Skip to main content Accessibility help
×
Home
Hostname: page-component-684899dbb8-8hm5d Total loading time: 0.41 Render date: 2022-05-29T02:15:51.201Z Has data issue: true Feature Flags: { "shouldUseShareProductTool": true, "shouldUseHypothesis": true, "isUnsiloEnabled": true, "useRatesEcommerce": false, "useNewApi": true }

16 - Reciprocal interactions and the development of communication and language between parents and children

Published online by Cambridge University Press:  04 August 2010

Charles T. Snowdon
Affiliation:
University of Wisconsin, Madison
Martine Hausberger
Affiliation:
Université de Rennes I, France
Get access

Summary

INTRODUCTION

The first studies of language acquisition by the child described mainly the developmental stages of this specific human ability From Piaget (1923) to Brown (1973), authors were interested mostly in the different formal aspects of the acquisition: for example, the age of onset, total amount of language at any age, mean length of utterance, and emergence of grammar. These studies considered the abilities of each child as representative of the general linguistic abilities of the human species at this ontogenetic stage.

More recently, new trends have appeared, where language is studied in a more pragmatic way: it is considered as a means, at each developmental stage, for a child to elicit real communicative interactions. Thus, while admitting that the general stages of language development are alike in any child (Locke & Snow, Chapter 14) such an approach to the development of communication implies integrating various aspects that are usually considered separately by different researchers.

On the one hand, to consider the emerging linguistic skill as part of the larger phenomenon of communication implies integrating the analysis of the linguistic competence of a child at a given stage with that of previous stages, in particular with babbling. It implies also the integration of other communicative behaviors: for example, approaches, emotional addresses, and object exchanges. It can be hypothesized that, when a child is communicating, it is both acquiring the human language and developing its personal communicative style with human beings.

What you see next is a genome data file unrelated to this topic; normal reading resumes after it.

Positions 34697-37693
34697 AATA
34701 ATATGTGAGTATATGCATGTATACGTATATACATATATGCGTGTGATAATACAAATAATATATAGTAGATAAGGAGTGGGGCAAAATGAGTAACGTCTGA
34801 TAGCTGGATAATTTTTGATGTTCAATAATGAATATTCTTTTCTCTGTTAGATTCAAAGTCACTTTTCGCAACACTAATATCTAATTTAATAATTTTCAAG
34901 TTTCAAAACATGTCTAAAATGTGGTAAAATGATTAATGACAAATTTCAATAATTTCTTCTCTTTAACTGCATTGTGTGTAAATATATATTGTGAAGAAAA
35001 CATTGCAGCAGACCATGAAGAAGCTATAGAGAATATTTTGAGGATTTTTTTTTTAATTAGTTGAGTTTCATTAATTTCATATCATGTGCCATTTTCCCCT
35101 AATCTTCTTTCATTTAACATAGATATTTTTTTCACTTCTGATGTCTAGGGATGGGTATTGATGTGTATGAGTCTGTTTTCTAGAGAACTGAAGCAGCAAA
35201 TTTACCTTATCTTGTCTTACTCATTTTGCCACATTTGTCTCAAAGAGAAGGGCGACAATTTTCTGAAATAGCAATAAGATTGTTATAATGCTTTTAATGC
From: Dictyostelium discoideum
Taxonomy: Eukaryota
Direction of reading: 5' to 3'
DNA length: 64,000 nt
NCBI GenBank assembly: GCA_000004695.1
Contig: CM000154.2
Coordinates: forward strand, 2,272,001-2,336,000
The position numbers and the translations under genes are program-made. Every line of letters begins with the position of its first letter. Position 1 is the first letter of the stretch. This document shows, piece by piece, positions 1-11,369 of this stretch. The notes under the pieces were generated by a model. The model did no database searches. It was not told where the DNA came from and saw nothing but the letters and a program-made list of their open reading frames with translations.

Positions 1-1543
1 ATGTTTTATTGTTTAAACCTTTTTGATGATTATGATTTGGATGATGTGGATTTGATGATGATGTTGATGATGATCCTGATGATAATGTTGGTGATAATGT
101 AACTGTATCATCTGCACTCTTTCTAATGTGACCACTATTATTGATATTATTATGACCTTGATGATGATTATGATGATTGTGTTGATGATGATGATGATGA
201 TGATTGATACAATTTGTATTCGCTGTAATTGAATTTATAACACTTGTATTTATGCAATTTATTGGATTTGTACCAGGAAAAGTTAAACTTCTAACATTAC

Type
Chapter
Information
Publisher: Cambridge University Press
Print publication year: 1997

Access options

Get access to the full version of this content by using one of the access options below. (Log in options will check for institutional or personal access. Content may require purchase if you do not have access.)

Save book to Kindle

To save this book to your Kindle, first ensure coreplatform@cambridge.org is added to your Approved Personal Document E-mail List under your Personal Document Settings on the Manage Your Content and Devices page of your Amazon account. Then enter the ‘name’ part of your Kindle email address below. Find out more about saving to your Kindle.

Note you can select to save to either the @free.kindle.com or @kindle.com variations. ‘@free.kindle.com’ emails are free but can only be saved to your device when it is connected to wi-fi. ‘@kindle.com’ emails can be delivered even when you are not connected to wi-fi, but note that service fees apply.

Find out more about the Kindle Personal Document Service.

Available formats
×

Save book to Dropbox

To save content items to your account, please confirm that you agree to abide by our usage policies. If this is the first time you use this feature, you will be asked to authorise Cambridge Core to connect with your account. Find out more about saving content to Dropbox.

Available formats
×

Save book to Google Drive

To save content items to your account, please confirm that you agree to abide by our usage policies. If this is the first time you use this feature, you will be asked to authorise Cambridge Core to connect with your account. Find out more about saving content to Google Drive.

Available formats
×